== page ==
Techniques to Stop Losing Motivation When Learning to Code
Learning to code can come with a steep learning curve, and there may be some setbacks. These tips can help
Think about it, in today's world we have access to more information than generations before us. We can learn so many things and use what we learn to have a hobby, job, startup, volunteer, etc.
There are hundreds of programmers that have developed breakthrough solutions and actual products. You know what, they started from scratch just like you.
Most people that become programmers are driven, and driven can mean you set unrealistic expectations for yourself, which can cause you to lose motivation in any given task or goal.
I want to share with you some things that helped me get through the struggle of when I was first learning to code.
The Truth Hurts
Most of us hate to admit the truth because it can hurt, but the truth can also set you free.
OK, that last line was lame, but there is truth in the famous phrase.
To be a good programmer, you have to be willing to accept constructive criticism from others, but be careful when your own brain is giving you too much criticism.
Yup, so stop with the stupid thoughts that are surfacing from your insecurities. Ya know, those that say:
“You can’t do this.”
“Just Give up.”
“Just pay someone else to run your website instead of learning how to do it yourself.”
“Coding just isn’t your thing, it’s been two days and you still can’t build the next Google.”
These are some of the thoughts that surfaced in me when I was learning to code, and I finally know why. Just hang in there and don’t give up on yourself. It will be worth it.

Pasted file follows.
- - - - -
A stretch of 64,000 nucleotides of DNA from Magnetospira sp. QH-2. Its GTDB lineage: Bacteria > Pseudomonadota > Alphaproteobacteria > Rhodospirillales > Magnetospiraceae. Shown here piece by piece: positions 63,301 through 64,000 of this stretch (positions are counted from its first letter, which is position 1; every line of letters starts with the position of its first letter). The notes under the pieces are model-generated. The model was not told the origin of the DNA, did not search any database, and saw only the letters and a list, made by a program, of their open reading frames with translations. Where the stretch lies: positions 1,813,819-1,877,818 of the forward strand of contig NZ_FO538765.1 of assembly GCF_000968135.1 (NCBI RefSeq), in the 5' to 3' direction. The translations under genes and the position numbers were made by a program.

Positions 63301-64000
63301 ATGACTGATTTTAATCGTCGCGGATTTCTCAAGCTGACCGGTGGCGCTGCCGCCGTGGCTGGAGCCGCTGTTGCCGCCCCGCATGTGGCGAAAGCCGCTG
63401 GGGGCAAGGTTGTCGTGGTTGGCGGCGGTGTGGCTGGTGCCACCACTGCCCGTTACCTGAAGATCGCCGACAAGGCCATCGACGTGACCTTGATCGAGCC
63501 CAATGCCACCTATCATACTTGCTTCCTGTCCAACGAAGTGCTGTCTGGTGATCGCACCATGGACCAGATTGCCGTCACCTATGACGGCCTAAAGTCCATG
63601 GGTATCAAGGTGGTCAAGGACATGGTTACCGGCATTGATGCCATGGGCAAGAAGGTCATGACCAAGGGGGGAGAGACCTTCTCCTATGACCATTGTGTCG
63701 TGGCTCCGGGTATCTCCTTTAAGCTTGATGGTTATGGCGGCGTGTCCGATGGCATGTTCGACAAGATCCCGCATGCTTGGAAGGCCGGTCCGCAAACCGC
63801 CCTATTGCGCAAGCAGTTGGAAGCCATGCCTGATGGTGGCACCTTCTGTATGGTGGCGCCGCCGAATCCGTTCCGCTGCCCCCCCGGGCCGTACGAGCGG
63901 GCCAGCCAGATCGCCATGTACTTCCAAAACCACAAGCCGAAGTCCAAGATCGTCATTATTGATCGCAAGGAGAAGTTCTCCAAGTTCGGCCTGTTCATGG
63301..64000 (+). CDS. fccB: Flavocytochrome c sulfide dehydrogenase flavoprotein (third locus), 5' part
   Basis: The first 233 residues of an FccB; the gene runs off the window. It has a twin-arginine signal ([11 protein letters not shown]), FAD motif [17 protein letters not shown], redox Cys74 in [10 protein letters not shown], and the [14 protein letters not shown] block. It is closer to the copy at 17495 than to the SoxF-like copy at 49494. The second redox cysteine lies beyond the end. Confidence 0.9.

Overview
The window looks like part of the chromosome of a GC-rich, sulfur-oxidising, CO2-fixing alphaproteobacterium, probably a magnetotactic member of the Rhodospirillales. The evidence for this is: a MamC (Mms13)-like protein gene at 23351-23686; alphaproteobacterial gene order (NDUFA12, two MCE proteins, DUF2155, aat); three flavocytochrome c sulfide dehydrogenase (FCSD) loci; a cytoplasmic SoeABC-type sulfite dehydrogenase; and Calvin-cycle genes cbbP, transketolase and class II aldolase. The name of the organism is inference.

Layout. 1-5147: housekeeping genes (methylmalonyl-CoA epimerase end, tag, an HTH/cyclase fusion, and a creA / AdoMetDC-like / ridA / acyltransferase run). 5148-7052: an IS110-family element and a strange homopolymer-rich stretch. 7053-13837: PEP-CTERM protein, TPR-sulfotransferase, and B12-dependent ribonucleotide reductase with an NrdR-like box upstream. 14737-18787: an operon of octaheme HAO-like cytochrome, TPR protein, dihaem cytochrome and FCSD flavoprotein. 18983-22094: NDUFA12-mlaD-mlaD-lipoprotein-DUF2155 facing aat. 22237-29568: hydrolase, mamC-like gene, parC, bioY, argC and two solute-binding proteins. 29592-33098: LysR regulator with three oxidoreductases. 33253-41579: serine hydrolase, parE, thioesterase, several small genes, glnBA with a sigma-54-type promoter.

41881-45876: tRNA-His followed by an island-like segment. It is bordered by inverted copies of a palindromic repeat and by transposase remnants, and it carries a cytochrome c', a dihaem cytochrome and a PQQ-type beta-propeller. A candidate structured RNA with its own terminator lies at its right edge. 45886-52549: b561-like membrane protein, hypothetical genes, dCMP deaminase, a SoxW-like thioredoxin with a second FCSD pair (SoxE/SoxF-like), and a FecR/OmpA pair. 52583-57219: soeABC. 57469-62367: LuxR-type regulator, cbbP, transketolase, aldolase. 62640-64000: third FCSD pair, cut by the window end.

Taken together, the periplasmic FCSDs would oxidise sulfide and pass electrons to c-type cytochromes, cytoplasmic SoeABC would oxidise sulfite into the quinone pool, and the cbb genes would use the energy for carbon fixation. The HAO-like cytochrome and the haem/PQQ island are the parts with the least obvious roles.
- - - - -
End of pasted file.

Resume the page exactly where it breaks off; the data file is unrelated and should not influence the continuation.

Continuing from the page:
Learning to code is just the beginning — you’ll be challenged with more complex hurdles throughout your career.
Remember when I said driven people sometimes set unrealistic expectations for themselves? Don’t take on too much work because that can destroy a learning experience.
I’ve been there, and so I know what it’s like. I’ve spent 50 hours a week for two weeks trying to set up and run my own mail server, trying to learn and run my own DNS servers, all while trying to get a CISCO certification and finish up a college degree.
This is something that I did because I was unaware of pacing myself. I was so driven to learn and wanted it so badly that I couldn’t wait.
I didn’t give up, and I’m glad I didn’t because there’s no better learning experience than getting your hands dirty and figuring it out for yourself. But do it the right way.
The brain is a muscle, and it gets tired from the heavy lifting, too.
A lot of times, I tried to learn too much at once, and it caused me to have a bad learning experience.
Yes, I did learn a lot, but I was not learning as efficiently as I could be. I finally realized I was suffering from information overload.
“Information overload is when our ability to process information has passed its limit, and further attempts to process information or make accurate decisions from the surplus of information leads to information overload.